Forms can be completed online through the patient portal or you can print them from our website and bring them with you to your appointment.
Balloon Sinuplasty™ Technology Animation
What is Balloon Sinuplasty?
A clinically proven, minimally invasive technology for treating chronic sinus inflammation is now available at Virginia Head and Neck Surgeons and Our Specialized Hearing Center. The Balloon Sinuplasty™ system by Acclarent™ uses a small catheter and balloon to quickly open and expand blocked sinuses.
Sinusitis is one of the most common chronic health problems in the U.S., afflicting 37 million Americans each year. Patients suffer headaches, congestion, fatigue and other symptoms. This condition significantly impacts an individual’s physical, functional, and emotional quality of life.
Historically, sinusitis patients were limited to two treatment options: medical therapy such as antibiotics and topical nasal steroids, or conventional sinus surgery such as Functional Endoscopic Sinus Surgery (FESS). Medical therapy can help alleviate symptoms as many as 80% of patients but is inadequate for the rest. For them, sinus surgery is often the best option. However, FESS is a conventional surgery that requires bone and tissue removal in order to open up blocked sinus passageways. In lieu of a desired treatment, approximately 900,000 patients each year elect to live with painful sinus conditions.
There is an alternative solution in endoscopic sinus surgery with the Balloon Sinuplasty™ technology by Acclarent. A small, flexible balloon catheter is placed through a nostril into the blocked sinus passageway. The balloon is then inflated to gently restructure and open the sinus passageway, restoring normal sinus drainage and function.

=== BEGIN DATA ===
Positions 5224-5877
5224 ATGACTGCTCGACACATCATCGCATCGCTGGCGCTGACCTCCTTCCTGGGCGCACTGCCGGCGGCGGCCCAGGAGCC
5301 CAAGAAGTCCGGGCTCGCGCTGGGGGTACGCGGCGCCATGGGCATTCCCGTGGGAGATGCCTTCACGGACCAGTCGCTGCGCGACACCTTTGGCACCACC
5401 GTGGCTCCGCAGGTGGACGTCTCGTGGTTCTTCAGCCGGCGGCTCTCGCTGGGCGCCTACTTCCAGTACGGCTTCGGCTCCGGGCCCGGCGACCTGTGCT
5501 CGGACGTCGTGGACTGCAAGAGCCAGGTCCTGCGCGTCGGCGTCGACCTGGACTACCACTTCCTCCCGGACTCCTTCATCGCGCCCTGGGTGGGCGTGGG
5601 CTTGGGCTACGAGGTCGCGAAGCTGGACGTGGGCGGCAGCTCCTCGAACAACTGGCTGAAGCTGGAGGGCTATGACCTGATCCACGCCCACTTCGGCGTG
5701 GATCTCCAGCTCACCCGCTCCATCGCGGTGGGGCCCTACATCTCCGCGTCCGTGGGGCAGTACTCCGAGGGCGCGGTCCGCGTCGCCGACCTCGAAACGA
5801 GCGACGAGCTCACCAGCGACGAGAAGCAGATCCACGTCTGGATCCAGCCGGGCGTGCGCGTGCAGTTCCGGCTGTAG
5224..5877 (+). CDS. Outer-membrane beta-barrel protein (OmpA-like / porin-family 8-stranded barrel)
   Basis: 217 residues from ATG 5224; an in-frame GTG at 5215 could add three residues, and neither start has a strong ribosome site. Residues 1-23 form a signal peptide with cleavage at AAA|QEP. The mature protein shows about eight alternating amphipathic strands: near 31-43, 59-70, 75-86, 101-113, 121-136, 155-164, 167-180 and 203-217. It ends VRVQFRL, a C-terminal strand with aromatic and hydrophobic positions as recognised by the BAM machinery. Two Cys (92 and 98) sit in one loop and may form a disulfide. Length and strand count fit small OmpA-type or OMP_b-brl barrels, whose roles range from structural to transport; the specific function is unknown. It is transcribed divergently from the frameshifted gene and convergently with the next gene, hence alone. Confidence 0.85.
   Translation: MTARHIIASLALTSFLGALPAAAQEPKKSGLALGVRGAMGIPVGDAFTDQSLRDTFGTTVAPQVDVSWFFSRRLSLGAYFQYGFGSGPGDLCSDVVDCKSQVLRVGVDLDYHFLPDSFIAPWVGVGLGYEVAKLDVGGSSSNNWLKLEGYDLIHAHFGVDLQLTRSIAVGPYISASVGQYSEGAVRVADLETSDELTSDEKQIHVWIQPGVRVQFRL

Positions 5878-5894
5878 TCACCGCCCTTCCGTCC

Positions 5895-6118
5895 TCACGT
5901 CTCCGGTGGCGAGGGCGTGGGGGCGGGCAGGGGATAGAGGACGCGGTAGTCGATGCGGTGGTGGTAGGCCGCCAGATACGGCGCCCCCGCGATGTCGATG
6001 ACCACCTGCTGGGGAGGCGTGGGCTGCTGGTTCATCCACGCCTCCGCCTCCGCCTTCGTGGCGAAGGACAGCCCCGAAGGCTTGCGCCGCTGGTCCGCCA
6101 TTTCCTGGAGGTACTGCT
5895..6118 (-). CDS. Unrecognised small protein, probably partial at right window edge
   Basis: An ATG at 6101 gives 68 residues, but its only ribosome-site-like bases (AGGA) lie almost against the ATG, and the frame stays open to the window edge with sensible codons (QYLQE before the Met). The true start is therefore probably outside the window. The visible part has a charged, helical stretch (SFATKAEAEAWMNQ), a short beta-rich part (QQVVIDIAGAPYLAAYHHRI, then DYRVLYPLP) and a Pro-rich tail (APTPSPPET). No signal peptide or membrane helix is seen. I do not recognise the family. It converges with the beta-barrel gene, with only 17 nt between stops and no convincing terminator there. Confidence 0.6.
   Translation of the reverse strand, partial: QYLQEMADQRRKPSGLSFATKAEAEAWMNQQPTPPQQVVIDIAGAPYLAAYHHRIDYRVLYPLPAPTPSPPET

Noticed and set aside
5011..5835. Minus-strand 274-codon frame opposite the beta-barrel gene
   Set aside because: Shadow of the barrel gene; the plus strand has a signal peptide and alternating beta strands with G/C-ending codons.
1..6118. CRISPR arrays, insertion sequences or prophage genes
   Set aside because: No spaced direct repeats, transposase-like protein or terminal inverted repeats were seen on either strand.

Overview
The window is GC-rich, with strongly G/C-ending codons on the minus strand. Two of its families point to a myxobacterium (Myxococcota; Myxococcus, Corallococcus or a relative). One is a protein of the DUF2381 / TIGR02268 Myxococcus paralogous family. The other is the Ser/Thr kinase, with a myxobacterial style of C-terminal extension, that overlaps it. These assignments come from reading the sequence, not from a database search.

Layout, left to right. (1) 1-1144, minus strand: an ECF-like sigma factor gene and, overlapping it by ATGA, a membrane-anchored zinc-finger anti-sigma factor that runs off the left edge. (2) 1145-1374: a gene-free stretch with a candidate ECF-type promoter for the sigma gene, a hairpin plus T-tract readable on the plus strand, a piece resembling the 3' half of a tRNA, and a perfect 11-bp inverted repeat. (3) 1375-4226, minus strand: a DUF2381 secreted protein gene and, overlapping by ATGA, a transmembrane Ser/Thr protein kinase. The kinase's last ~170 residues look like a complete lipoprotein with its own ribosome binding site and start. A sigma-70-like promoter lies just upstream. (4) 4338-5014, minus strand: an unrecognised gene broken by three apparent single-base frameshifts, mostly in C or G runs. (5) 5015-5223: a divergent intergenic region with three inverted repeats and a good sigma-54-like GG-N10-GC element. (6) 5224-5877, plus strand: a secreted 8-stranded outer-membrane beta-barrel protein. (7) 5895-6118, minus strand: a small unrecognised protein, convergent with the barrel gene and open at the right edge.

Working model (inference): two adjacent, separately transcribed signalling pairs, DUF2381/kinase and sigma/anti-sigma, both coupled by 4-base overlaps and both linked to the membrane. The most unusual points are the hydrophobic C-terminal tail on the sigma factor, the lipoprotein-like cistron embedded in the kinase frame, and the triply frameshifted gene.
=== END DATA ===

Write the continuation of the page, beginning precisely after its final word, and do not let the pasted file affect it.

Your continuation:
Virginia Head and Neck Surgeon’s is proud to have its own Audiologist dedicated to the diagnosis and treatment of hearing and balance disorders. We also specialize in hearing aid evaluations and fittings. The hearing center is run by Dr. Andrew Silva, an Ear Nose and Throat Specialist and Dr. Kathryn Stover, Audiologist. We offer a wide array of hearing testing that can aid in the early diagnosis and treatment of hearing and balance disorders.
I am sure that everyone has heard the saying that ” not every patient is the same.” This is especially true when it comes to hearing testing. Different tests and techniques must to be used when testing children as opposed to adults. Depending on the patients age and level of understanding, a particular hearing test will be selected. We offer the following tests in our office: